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Two students sue City of Atlanta over 2020 arrest

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Messiah Young and his girlfriend Taniyah Pilgrim still feel the effects of an arrest that took place in 2020 when Atlanta police pulled the students out of their car and hit them with tasers while they were stuck in traffic caused by protests over George Floyd’s death. Now they suffer from trauma, anxiety, and pain. 

The students were driving near a George Floyd protest when they were targeted and forcibly removed from their vehicle. Body-camera footage released by police shows officers smashing through the driver’s side window and snatching Young, 23, and Pilgrim, 21, out of the vehicle. The pair can be heard screaming and asking what they did wrong. 

The federal lawsuit by the students of Morehouse College and Spelman College accuses police of assault and false arrest and says one officer dangerously escalated the confrontation by falsely claiming they had a gun.

The suit indicates they both were heading home on May 30 during a curfew declared hours earlier. An officer instructed Young to leave the area and he moved forward a few yards to comply with the officer but was again stuck in traffic, according to the document. Just before the arrest, Young had been filming police confronting someone else on the side of the street, and the suit claims the officer retaliated by going after him and Pilgrim.

Filed Thursday (June 17,) the lawsuit names the city of Atlanta, Police Chief Rodney Bryant, Mayor Keisha Lance Bottoms, and nine police officers who were associated with the arrest that can be seen on the footage.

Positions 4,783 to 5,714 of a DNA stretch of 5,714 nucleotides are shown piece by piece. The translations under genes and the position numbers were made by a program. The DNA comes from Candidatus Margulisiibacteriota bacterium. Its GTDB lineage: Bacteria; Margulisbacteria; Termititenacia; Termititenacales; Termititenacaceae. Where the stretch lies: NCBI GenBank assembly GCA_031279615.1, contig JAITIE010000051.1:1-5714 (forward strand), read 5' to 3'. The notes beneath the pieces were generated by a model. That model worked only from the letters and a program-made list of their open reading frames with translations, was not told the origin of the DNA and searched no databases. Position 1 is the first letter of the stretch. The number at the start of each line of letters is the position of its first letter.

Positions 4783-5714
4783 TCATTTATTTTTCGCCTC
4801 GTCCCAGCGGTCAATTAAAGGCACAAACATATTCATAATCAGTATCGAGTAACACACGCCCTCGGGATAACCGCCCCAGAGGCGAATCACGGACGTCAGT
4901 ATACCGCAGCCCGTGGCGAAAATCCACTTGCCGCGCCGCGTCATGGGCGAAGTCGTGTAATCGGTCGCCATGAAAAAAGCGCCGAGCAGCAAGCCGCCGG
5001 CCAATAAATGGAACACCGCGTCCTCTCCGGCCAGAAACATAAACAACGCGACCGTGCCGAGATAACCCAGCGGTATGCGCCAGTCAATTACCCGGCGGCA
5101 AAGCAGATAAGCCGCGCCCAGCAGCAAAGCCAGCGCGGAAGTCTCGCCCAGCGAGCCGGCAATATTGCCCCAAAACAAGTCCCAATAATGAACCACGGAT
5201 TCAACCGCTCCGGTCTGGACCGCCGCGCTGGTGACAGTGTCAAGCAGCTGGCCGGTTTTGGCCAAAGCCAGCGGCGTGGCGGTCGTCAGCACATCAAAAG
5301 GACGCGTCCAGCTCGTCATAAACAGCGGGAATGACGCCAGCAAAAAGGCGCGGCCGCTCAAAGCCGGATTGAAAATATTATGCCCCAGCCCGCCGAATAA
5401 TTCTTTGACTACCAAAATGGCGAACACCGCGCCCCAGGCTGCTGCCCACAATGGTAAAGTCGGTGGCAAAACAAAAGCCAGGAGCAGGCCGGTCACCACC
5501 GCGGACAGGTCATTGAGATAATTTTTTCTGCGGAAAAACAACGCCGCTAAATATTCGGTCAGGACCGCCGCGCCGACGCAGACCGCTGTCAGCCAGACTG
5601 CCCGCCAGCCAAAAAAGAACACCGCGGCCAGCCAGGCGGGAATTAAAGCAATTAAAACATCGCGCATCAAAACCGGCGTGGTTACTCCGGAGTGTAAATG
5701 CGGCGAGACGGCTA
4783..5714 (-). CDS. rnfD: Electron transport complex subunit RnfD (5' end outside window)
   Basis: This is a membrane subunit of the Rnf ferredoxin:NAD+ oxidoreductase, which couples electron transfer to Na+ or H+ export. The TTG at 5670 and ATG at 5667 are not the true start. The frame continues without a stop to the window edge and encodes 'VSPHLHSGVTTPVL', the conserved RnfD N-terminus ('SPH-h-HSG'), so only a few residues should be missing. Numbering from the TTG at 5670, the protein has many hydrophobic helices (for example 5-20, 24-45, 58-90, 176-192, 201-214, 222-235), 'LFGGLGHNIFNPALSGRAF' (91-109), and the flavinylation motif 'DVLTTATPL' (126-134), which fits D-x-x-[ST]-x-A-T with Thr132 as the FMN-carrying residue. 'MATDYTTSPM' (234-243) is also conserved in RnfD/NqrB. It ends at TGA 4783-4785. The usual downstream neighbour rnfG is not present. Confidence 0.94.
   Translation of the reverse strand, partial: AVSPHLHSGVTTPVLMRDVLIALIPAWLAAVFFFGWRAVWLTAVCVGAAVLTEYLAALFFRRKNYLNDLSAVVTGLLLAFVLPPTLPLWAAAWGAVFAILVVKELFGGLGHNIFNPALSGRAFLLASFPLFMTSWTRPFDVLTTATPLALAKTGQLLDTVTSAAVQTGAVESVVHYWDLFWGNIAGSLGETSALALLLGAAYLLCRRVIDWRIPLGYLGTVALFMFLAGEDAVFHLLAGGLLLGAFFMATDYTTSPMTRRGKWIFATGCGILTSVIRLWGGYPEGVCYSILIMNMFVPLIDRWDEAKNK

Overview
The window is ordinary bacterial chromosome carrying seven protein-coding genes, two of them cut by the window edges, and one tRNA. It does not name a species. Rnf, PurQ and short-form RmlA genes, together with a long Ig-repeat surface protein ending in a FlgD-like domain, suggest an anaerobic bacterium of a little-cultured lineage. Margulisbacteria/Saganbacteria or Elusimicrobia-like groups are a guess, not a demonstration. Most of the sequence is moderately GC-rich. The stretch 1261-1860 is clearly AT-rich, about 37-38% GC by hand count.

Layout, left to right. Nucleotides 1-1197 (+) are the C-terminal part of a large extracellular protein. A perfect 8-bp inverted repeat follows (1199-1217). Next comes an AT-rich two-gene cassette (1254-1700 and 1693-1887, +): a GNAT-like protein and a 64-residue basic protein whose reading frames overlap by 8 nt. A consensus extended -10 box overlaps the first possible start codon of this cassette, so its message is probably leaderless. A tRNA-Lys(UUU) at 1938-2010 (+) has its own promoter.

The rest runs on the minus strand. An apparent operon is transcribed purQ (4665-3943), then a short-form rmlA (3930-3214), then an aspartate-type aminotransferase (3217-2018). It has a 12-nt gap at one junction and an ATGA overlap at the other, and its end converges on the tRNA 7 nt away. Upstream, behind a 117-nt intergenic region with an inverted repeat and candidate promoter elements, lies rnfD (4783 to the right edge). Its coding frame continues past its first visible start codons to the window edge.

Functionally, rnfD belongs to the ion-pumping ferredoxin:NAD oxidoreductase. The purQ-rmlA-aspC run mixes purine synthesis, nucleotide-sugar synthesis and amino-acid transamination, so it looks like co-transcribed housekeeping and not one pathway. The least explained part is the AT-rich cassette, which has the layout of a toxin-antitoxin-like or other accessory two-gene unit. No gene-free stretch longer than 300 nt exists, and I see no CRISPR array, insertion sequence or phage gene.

Attorney Harold Spence calls the lawsuit an “accountability action” and there never stood a time where “excessive force” and physical restraint were necessary. “No officer intervened that night,” Spence continued. “In fact, they became part of the maniacal feeding frenzy.”

“There was no gun. There was no weapon,” attorney L. Chris Stewart, who represents Pilgrim, said. “Yet he screamed (an officer) multiple times from a distance, ‘He’s got a gun,’ which could have gotten these kids killed.”

A day after the incident, former Police Chief Erika Shields was fired along with officers Mark Gardner and Ivory Streeter. In total six officers have been charged in connection. 

The termination of the officers was reversed, as the city of Atlanta Civil Service Board discovered violations of city policies and other violations that resulted in two police officers’ fair process of rights. 

“Every day, I’m reminded of something from that night,” Young said in the press conference of this week. She said she experiences anxiety and nightmares.

“It’s like life took a total turn for something that we didn’t ask to be involved with,” she said.

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